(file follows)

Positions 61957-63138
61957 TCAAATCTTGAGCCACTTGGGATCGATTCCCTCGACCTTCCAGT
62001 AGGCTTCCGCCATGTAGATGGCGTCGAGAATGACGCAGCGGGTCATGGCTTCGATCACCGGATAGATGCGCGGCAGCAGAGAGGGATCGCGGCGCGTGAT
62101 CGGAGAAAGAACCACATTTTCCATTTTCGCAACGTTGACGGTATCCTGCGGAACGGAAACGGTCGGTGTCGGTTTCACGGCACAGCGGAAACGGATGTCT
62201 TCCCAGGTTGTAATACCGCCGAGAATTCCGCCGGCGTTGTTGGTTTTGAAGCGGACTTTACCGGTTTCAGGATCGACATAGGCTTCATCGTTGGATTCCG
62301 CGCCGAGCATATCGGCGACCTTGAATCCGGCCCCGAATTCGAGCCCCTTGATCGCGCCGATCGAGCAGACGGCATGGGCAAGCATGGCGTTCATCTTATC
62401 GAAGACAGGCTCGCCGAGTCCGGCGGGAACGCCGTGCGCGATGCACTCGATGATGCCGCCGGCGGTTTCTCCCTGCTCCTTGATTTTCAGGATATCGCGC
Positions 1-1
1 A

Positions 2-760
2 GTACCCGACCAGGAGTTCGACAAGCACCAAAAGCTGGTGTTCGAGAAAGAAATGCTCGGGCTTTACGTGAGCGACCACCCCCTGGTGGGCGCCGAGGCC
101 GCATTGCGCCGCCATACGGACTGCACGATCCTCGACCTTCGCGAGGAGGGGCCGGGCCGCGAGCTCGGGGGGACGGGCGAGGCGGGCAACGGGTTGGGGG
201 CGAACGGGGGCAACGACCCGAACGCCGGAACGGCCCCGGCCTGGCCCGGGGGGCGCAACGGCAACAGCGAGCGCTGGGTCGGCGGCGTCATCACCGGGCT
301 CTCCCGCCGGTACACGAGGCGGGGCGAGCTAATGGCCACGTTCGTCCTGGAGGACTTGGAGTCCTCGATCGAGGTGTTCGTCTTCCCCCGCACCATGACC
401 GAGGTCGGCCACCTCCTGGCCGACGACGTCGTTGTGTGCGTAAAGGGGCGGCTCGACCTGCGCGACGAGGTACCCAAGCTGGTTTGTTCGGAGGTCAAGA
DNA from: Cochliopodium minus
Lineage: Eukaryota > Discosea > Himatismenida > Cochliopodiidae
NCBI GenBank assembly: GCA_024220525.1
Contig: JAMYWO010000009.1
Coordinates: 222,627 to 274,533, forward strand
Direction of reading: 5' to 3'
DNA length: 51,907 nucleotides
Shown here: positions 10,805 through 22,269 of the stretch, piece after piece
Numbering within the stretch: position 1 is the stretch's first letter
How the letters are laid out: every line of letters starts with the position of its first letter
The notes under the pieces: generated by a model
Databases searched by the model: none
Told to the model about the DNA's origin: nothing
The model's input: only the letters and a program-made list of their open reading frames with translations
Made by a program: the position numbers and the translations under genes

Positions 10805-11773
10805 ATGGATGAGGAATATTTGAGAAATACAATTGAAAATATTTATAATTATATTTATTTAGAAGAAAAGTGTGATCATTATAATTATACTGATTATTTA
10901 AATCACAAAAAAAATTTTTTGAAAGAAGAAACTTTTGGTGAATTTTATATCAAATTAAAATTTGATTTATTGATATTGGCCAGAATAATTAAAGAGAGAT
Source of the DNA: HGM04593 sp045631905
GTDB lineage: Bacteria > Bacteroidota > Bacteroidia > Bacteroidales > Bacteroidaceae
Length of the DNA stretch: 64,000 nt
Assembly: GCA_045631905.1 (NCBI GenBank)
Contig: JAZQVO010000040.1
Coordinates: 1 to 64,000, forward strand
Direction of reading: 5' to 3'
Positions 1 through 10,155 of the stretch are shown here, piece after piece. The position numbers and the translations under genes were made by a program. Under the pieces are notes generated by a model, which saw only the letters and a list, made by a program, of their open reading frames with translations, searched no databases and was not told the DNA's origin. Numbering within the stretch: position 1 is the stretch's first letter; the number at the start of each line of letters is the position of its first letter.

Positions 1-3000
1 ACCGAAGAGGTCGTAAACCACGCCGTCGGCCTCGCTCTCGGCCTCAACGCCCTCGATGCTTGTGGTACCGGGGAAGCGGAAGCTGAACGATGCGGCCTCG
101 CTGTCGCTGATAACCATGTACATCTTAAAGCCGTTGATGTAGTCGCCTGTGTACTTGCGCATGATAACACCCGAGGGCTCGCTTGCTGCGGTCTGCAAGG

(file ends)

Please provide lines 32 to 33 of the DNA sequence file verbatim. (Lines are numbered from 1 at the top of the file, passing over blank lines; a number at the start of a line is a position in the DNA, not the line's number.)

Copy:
10805 ATGGATGAGGAATATTTGAGAAATACAATTGAAAATATTTATAATTATATTTATTTAGAAGAAAAGTGTGATCATTATAATTATACTGATTATTTA
10901 AATCACAAAAAAAATTTTTTGAAAGAAGAAACTTTTGGTGAATTTTATATCAAATTAAAATTTGATTTATTGATATTGGCCAGAATAATTAAAGAGAGAT